How Important Is Socialization For Those With Memory Loss?
Instilling A Greater Sense Of Belonging
We know that socialization is important for all humans – and this becomes even more significant as we age. Research has proven that spending time with friends, neighbors and family members in our “golden years” can help boost seniors’ quality of life, physical health and mental health.
Seniors – particularly those with memory loss – may have fewer opportunities to socialize as they age. It may be that driving and/or getting out of the house has become more difficult, that their circle of friends has become smaller or their memory impairment interferes with participating in activities or events. Regardless of the reason, it’s common for older adults to socialize less and less over time – and it’s not necessarily beneficial to their well-being.
However, a high level of social support – which can be found at The Reserve at Fairhope – has been shown to have many benefits. In particular, engaging with other people in social situations seems to help patients suffering from Alzheimer’s disease and other forms of dementia in several ways. In fact, it may even slow the progress of these conditions. A promising study found that cognitive abilities declined 70 percent more slowly in individuals who had frequent social connections compared to those who had little social contact with others.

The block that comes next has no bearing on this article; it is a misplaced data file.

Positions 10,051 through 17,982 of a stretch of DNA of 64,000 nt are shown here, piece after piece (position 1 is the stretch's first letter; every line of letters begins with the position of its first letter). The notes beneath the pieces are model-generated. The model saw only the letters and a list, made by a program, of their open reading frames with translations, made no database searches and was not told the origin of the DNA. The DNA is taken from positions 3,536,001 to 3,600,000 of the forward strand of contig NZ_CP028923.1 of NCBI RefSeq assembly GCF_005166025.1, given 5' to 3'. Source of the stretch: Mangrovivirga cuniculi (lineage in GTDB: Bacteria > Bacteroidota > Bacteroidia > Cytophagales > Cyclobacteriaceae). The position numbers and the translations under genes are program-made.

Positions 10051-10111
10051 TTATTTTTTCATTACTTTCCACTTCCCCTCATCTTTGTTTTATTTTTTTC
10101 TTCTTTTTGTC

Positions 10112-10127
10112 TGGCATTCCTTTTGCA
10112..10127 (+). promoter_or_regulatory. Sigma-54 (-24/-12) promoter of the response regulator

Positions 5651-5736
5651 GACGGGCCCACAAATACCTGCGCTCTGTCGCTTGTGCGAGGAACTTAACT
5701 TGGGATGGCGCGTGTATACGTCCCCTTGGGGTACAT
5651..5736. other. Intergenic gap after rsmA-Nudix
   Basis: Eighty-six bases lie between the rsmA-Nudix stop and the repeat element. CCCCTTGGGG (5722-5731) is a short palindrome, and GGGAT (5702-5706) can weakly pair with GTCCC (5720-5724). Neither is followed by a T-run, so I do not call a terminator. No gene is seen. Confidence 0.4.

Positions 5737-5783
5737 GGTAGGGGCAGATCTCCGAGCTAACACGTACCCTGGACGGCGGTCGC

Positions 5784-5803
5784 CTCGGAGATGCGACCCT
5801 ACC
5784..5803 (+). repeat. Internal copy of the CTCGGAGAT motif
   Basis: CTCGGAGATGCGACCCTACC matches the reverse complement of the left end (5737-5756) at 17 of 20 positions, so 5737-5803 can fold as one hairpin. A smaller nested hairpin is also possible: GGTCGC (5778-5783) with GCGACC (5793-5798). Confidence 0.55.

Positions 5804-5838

The Many Benefits Of Connecting With Others As We Age
The National Institute on Aging identifies a strong correlation between social interaction and the health and well-being of seniors who choose to be social. Seniors with good social support systems in place are generally known to experience reduced stress, lowered anxiety and depression, and decreased risk for certain physical health concerns. Socialization enhances brain health, and while the exact mechanism may not be completely understood, individuals with a social support system tend to retain more memories than peers who are more isolated.
On the other hand, feeling lonely or isolated can have a negative physical and emotional impact on older adults. Seniors who are chronically lonely often have elevated systolic blood pressure and are also at greater risk for depression. Through purposeful, daily social programming in memory care at The Reserve, your loved one can realize the many benefits of socialization – and stay as healthy and connected as possible in a supportive, family-like setting.